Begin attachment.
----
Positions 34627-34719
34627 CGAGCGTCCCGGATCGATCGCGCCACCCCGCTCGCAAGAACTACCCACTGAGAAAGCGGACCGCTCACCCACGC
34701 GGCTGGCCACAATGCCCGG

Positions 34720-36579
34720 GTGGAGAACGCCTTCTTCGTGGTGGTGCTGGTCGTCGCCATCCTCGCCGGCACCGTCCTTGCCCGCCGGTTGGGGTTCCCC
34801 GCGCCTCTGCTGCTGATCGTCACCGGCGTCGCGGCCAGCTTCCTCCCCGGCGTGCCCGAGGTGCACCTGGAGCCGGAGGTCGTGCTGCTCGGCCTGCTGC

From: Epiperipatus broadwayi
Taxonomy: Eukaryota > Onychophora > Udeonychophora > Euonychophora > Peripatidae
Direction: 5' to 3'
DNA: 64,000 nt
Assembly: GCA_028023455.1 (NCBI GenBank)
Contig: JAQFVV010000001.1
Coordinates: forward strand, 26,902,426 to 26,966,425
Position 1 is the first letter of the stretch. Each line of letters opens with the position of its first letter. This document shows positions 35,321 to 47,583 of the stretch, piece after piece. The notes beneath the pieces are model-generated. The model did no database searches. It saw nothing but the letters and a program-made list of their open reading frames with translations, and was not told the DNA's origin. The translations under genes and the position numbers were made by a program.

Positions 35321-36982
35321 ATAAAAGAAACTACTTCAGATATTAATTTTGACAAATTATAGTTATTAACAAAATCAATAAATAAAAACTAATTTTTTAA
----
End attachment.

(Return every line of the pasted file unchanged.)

Positions 34627-34719
34627 CGAGCGTCCCGGATCGATCGCGCCACCCCGCTCGCAAGAACTACCCACTGAGAAAGCGGACCGCTCACCCACGC
34701 GGCTGGCCACAATGCCCGG

Positions 34720-36579
34720 GTGGAGAACGCCTTCTTCGTGGTGGTGCTGGTCGTCGCCATCCTCGCCGGCACCGTCCTTGCCCGCCGGTTGGGGTTCCCC
34801 GCGCCTCTGCTGCTGATCGTCACCGGCGTCGCGGCCAGCTTCCTCCCCGGCGTGCCCGAGGTGCACCTGGAGCCGGAGGTCGTGCTGCTCGGCCTGCTGC

From: Epiperipatus broadwayi
Taxonomy: Eukaryota > Onychophora > Udeonychophora > Euonychophora > Peripatidae
Direction: 5' to 3'
DNA: 64,000 nt
Assembly: GCA_028023455.1 (NCBI GenBank)
Contig: JAQFVV010000001.1
Coordinates: forward strand, 26,902,426 to 26,966,425
Position 1 is the first letter of the stretch. Each line of letters opens with the position of its first letter. This document shows positions 35,321 to 47,583 of the stretch, piece after piece. The notes beneath the pieces are model-generated. The model did no database searches. It saw nothing but the letters and a program-made list of their open reading frames with translations, and was not told the DNA's origin. The translations under genes and the position numbers were made by a program.

Positions 35321-36982
35321 ATAAAAGAAACTACTTCAGATATTAATTTTGACAAATTATAGTTATTAACAAAATCAATAAATAAAAACTAATTTTTTAA